Pythagorean theorem right triangles tasks

Garbage Can Task

The following task happened by accident:

I was about to introduce a problem to my Math 9 Enriched class that we were going to complete with group whiteboards. Before I could introduce, life got in the way. Students wanted to know about their most recent examination. As I launched into a speech on their performance, a student got up to sharpen their pencil. She walked right in front of me. I made a comment, and she replied that the garbage can should be in the back corner where it would be more convenient. 

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Sprinkler Task

I am frustratingly mathematical. Ask my wife. I see the world as a combination of, in the words of David Berlinski, absolutely elementary mathematics.(AEM). The path of a yo-yo, the tiles in the mall, and the trail of wetness after a bike rides through a puddle are all dissected with simple, mathematical phenomenon. The nice part about AEM is that I can talk about it to almost anyone. People are (vaguely) familiar with graphs, geometric patterns, and circles even if they can’t decipher what practical implications they have on their city block. Unfortunately, people (and students) don’t often want to hear about them–they need to see them.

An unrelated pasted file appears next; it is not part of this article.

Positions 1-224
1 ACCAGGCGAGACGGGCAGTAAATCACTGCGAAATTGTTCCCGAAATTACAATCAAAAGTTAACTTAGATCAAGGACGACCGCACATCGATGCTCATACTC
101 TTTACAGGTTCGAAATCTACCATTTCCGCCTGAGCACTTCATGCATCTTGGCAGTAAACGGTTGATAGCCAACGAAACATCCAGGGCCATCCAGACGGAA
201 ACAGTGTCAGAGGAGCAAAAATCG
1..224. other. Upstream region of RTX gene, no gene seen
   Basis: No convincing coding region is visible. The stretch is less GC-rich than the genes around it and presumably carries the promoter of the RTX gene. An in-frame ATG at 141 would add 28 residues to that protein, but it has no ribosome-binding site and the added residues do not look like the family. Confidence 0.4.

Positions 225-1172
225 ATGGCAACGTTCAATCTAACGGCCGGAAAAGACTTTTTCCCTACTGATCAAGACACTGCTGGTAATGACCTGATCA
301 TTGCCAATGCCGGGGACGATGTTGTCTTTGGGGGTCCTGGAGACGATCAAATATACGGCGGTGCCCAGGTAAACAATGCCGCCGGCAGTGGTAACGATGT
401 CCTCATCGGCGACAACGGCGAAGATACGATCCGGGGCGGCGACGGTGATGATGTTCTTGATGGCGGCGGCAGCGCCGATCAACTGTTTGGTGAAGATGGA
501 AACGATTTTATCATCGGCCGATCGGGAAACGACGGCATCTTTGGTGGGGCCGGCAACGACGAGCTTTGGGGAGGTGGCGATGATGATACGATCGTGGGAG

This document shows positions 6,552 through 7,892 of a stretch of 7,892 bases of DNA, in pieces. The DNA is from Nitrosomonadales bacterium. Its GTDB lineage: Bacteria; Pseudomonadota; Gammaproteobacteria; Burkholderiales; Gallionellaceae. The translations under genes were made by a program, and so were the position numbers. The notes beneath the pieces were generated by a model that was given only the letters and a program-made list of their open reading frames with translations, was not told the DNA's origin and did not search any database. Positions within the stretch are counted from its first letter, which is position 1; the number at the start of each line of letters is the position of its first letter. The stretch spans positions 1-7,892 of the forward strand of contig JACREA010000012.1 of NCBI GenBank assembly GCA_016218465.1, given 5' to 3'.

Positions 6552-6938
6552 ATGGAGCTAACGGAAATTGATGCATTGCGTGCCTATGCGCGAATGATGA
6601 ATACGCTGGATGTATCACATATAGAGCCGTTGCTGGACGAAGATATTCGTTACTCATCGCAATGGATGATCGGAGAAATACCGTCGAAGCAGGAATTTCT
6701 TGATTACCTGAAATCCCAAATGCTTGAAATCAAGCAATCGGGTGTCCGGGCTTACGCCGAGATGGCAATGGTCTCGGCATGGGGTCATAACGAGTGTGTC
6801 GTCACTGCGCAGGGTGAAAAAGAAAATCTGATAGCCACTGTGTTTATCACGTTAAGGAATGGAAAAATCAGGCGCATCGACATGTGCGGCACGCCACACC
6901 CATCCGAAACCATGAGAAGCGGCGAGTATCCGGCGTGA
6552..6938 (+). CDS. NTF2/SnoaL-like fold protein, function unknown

I can remember the look on my mother’s face when I broke out the silverware to show her that the restaurant table corner was not square. Without a ruler, I showed her that trigonometry allows us to rely on ratio rather than set measurements. As I was in the midst of showing her that the 3-4-5 knife-length rule was breached, the waitress came. Mom was horrified; I was thrilled.

right triangles roots tasks technology

Measuring Roots

I stumbled upon the “root” of this activity late in the school year after I had already taught the unit on radicals and their approximate values to my Grade 9s. I modified its purpose, but the original framework is credited to John Scammell. (@scamdog) I found the concept to be a fairly easy one for the students to grasp once the identity of a root was explored. Students know what a square root is. In fact, I was challenged by a 7 year old boy who I was babysitting just the other day. His older sister–an 8 year old genius–was obviously giving him a crash course in radical mathematics. She had explained to him that square roots can be presented as a problem. He challenged me with this:
“What is the Square Root of 3? I mean, what is the square root of 9?”